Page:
As is often the case when it comes to the law, the answer to this question is “it depends.” If you have transferred your assets into a revocable trust, your creditors will typically be able to access those revocable trust assets to satisfy a judgment debt. However, if you have transferred your assets into an irrevocable trust or if you are the beneficiary of a trust, the answer can become a bit more convoluted.
What Trusts Are Protected From Creditors?
Trusts are simply contracts, meaning any type of trust construct can be created depending on your needs, and while some trusts may offer asset protection, others can be attacked by creditors to satisfy judgments against you for debts owed. Whether a creditor can take money from a trust largely depends on the nature of the trust, your relationship to it, and local laws.
What If I Am the Trust Creator?
If you are the trustmaker, also known as the “settlor” or “grantor,” it is essential to create an irrevocable trust if you want to protect the assets you place in the trust. Because revocable trusts can be terminated or modified at any time, your creditors will typically be able to reach the assets in an irrevocable trust since you normally, technically retain control over and benefit from them.
However, with irrevocable trusts, you often give up control over its assets and receive no benefit. In essence, legal title is effectively, and permanently, transferred to a third-party, here the trustee. This means that, in many situations, creditors can’t collect money from an irrevocable trust to cover your debts as the grantor.
What If I Am a Beneficiary?
If you are the beneficiary of an irrevocable trust, judgment creditors will not typically be able to take money directly from the trust. However, they usually can access distributions you receive from the trust. When family trusts include a “spendthrift clause,” which limits the amount of income the trustee can distribute to a beneficiary, it can help protect assets from creditors as long as they remain in the trust, except in some limited circumstances in some states.
Can Creditors Garnish a Trust?
Yes, judgment creditors may be able to garnish assets in some situations. However, the amount they can collect in California is limited to the distributions the debtor/beneficiary is entitled to receive from the trust.
Garnishment is a legal process that allows your judgment creditors to collect on the unpaid judgment by taking your money or property. And under California Probate Code 15306.5, a judgment creditor can petition the court to order the trustee to “satisfy all or part of the judgment out of the payments to which the beneficiary is entitled under the trust instrument or that the trustee, in the exercise of the trustee’s discretion, has determined or determines in the future to pay to the beneficiary.”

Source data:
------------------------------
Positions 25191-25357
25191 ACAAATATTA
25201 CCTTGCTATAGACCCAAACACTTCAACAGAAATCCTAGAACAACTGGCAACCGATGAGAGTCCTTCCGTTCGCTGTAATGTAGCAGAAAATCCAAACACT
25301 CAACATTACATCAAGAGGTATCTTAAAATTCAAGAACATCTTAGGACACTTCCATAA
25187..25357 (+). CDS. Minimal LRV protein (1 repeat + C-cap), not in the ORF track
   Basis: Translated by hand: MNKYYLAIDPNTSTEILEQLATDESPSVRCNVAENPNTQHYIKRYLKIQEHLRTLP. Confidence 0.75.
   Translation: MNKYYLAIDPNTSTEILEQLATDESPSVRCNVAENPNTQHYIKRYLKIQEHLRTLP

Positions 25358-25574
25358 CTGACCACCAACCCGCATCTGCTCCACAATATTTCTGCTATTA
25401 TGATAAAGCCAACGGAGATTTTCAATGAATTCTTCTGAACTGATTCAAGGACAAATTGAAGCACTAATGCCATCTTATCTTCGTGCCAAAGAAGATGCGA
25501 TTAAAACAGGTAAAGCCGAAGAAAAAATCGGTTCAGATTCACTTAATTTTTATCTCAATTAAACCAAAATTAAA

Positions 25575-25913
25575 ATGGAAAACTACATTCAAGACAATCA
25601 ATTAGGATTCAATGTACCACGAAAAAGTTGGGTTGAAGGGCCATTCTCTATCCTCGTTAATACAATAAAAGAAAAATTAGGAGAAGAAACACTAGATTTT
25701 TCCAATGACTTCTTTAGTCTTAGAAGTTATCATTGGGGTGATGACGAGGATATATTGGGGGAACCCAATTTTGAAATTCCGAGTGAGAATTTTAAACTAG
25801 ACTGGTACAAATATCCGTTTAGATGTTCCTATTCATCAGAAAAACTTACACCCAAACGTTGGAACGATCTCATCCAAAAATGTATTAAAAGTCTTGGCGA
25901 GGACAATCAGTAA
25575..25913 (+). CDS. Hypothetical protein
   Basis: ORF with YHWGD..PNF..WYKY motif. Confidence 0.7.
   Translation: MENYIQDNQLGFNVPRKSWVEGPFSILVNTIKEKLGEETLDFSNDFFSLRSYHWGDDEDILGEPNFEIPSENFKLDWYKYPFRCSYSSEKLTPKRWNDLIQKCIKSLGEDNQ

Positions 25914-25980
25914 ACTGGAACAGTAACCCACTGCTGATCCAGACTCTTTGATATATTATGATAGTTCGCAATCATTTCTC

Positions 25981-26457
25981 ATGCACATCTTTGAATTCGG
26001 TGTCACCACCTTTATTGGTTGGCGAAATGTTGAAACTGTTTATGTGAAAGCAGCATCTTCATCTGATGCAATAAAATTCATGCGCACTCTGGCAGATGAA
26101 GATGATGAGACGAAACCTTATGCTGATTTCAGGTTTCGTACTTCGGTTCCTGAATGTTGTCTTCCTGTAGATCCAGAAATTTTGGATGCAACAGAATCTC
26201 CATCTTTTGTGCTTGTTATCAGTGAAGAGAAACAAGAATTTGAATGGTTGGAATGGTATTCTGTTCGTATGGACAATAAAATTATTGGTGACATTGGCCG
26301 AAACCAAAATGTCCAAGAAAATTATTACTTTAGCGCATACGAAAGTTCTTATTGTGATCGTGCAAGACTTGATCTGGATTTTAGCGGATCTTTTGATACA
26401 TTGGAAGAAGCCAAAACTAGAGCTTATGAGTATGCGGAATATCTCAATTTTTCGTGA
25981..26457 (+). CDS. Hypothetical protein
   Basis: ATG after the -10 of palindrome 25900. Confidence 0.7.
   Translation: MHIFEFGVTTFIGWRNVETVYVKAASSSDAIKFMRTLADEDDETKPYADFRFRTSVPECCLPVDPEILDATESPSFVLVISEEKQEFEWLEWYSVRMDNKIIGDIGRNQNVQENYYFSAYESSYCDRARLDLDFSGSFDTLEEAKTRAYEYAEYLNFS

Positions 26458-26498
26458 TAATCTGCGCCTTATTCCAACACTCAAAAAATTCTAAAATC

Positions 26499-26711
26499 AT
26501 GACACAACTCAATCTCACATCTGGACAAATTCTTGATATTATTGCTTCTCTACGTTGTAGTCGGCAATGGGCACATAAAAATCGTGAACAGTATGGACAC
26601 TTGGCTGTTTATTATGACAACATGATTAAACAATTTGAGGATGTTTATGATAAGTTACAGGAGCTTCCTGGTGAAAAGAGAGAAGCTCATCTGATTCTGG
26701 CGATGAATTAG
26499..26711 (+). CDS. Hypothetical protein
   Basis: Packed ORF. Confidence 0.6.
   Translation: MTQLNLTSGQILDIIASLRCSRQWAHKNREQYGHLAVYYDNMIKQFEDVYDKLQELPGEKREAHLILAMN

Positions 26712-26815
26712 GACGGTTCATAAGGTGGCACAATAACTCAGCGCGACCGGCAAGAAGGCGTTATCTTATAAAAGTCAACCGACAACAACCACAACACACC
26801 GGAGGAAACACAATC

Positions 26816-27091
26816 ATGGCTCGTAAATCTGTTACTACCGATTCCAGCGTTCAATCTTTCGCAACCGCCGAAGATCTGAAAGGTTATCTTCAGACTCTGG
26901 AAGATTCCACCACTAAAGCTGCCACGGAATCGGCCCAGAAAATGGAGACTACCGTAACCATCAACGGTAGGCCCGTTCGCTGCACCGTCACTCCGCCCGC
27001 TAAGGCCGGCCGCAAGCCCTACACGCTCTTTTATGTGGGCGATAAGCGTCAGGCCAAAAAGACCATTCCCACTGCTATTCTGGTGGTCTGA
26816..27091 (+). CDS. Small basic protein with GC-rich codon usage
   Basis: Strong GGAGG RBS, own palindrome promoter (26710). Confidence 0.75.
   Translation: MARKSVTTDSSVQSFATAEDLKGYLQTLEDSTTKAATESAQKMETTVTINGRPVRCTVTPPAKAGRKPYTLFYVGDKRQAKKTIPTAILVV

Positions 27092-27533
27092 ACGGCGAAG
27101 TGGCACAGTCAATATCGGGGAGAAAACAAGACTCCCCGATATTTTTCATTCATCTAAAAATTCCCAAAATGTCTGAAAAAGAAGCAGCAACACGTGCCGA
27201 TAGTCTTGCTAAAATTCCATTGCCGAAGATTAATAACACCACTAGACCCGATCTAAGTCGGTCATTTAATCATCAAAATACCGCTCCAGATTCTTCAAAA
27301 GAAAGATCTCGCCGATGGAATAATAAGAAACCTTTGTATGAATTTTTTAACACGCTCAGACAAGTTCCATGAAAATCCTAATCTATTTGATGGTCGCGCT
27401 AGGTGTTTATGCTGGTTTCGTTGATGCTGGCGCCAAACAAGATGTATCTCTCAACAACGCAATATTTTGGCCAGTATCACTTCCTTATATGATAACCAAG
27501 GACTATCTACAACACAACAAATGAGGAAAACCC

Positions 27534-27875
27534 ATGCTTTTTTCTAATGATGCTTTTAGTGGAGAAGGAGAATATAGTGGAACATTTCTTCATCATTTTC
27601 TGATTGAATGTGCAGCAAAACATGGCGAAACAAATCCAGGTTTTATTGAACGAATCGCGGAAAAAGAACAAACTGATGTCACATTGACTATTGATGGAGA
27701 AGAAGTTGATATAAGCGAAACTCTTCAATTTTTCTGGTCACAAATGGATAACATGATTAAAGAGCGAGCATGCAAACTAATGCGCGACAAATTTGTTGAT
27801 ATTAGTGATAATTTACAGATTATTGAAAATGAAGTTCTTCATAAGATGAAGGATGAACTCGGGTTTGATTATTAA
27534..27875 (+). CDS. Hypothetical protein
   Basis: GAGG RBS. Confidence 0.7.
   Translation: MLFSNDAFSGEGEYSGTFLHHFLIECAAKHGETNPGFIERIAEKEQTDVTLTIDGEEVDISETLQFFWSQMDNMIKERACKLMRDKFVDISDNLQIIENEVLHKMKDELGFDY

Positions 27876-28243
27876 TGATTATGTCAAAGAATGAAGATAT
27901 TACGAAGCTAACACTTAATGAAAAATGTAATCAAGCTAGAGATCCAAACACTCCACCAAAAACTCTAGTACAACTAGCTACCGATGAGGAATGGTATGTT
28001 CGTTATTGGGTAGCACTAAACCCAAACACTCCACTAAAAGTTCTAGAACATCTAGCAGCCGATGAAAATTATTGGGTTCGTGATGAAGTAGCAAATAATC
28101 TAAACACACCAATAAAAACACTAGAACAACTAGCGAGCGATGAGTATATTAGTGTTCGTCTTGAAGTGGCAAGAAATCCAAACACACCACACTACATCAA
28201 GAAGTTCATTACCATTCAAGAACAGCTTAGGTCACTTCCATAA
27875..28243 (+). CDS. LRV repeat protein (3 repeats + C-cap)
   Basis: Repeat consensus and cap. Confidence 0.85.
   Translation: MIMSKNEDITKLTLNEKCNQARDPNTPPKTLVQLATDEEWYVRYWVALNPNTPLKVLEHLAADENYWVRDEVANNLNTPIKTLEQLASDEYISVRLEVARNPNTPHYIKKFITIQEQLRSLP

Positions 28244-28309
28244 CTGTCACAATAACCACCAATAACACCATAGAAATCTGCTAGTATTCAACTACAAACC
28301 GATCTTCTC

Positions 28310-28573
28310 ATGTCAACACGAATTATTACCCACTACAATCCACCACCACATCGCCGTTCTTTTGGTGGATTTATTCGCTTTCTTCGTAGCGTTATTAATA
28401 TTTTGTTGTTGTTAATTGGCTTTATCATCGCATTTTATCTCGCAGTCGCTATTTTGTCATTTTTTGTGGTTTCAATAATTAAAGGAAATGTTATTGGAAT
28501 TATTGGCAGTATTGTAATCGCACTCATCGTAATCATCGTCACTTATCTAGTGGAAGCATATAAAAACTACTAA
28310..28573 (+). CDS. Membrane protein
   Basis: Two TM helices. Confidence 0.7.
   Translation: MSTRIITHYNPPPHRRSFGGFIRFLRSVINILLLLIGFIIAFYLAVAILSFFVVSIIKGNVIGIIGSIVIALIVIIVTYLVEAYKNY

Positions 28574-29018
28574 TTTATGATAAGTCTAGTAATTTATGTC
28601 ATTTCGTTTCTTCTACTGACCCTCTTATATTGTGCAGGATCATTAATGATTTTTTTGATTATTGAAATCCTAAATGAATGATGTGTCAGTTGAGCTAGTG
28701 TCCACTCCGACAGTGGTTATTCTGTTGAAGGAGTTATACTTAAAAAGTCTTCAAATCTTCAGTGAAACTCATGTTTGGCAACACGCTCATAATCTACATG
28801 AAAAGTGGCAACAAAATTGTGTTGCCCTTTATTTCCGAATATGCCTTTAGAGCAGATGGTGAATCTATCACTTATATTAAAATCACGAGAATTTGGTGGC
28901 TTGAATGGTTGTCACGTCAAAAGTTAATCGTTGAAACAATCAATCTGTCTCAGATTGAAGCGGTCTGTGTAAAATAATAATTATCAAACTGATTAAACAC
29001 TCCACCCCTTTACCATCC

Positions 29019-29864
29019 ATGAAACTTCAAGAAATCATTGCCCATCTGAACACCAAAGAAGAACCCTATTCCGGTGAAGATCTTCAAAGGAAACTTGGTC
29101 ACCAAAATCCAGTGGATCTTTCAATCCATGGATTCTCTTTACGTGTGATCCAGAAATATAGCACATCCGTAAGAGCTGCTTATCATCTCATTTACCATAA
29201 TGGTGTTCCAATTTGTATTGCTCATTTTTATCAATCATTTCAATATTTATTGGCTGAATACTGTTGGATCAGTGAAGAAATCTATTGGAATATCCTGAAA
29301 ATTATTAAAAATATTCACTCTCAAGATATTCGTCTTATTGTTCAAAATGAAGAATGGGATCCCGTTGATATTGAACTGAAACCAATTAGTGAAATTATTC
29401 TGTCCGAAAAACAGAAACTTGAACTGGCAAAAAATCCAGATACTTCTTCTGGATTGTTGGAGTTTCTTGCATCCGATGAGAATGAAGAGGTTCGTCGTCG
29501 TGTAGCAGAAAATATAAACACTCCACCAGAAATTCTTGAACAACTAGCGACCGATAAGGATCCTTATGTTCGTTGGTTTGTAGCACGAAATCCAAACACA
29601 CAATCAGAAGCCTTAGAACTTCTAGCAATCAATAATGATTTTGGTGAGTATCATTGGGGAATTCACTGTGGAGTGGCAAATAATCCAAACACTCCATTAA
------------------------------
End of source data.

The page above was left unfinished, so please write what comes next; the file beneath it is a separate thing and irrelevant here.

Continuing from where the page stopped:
However, there are some limitations on the amount of money a creditor can collect through this statute. First, the trustee cannot be ordered to pay more than 25% of a payment that would otherwise be made to the beneficiary. Additionally, the court cannot order that the trustee pay any amount that is necessary to support the beneficiary and their dependents.
If your creditors are trying to take money from a trust, it’s essential that you contact an accomplished trust litigation attorney as soon as possible. As with most litigation involving trusts, determining whether a creditor can access trust property requires an in-depth analysis of the specific language of the trust and the relevant legal requirements. It’s essential to have an experienced professional handle your case if you want to protect your assets from creditors, or if you are attempting to secure payment of a debt or judgment from a trust.
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About RMO, LLP
RMO LLP serves clients in Los Angeles, Santa Monica, Ventura, Santa Barbara, San Francisco, Orange County, San Diego, Kansas City, Miami, and communities throughout California, Florida, Missouri, and Kansas. Our founder, Scott E. Rahn, has been named “Top 100 – Trust and Estate Litigation” by SuperLawyers, Trusts and Estates Litigator of the Year, and Best Lawyers in America for Litigation – Trusts and Estates. For a free consultation, call (424) 320-9444 or visit: https://rmolawyers.com.